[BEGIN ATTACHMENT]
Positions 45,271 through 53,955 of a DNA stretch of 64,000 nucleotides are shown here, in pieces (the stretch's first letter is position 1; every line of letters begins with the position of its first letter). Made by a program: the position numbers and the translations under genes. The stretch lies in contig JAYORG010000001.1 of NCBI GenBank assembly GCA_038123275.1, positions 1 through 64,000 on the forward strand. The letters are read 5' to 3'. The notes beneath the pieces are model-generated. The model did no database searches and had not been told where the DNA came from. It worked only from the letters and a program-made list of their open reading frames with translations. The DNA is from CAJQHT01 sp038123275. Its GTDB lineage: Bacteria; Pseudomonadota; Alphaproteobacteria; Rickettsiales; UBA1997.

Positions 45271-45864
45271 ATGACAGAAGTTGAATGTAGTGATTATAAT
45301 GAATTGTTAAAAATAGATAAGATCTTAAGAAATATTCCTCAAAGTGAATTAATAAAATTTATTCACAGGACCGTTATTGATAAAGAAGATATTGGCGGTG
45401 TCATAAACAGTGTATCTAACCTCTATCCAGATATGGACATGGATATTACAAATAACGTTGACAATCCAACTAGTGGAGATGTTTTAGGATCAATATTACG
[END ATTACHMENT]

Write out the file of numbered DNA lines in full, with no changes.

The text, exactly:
Positions 45,271 through 53,955 of a DNA stretch of 64,000 nucleotides are shown here, in pieces (the stretch's first letter is position 1; every line of letters begins with the position of its first letter). Made by a program: the position numbers and the translations under genes. The stretch lies in contig JAYORG010000001.1 of NCBI GenBank assembly GCA_038123275.1, positions 1 through 64,000 on the forward strand. The letters are read 5' to 3'. The notes beneath the pieces are model-generated. The model did no database searches and had not been told where the DNA came from. It worked only from the letters and a program-made list of their open reading frames with translations. The DNA is from CAJQHT01 sp038123275. Its GTDB lineage: Bacteria; Pseudomonadota; Alphaproteobacteria; Rickettsiales; UBA1997.

Positions 45271-45864
45271 ATGACAGAAGTTGAATGTAGTGATTATAAT
45301 GAATTGTTAAAAATAGATAAGATCTTAAGAAATATTCCTCAAAGTGAATTAATAAAATTTATTCACAGGACCGTTATTGATAAAGAAGATATTGGCGGTG
45401 TCATAAACAGTGTATCTAACCTCTATCCAGATATGGACATGGATATTACAAATAACGTTGACAATCCAACTAGTGGAGATGTTTTAGGATCAATATTACG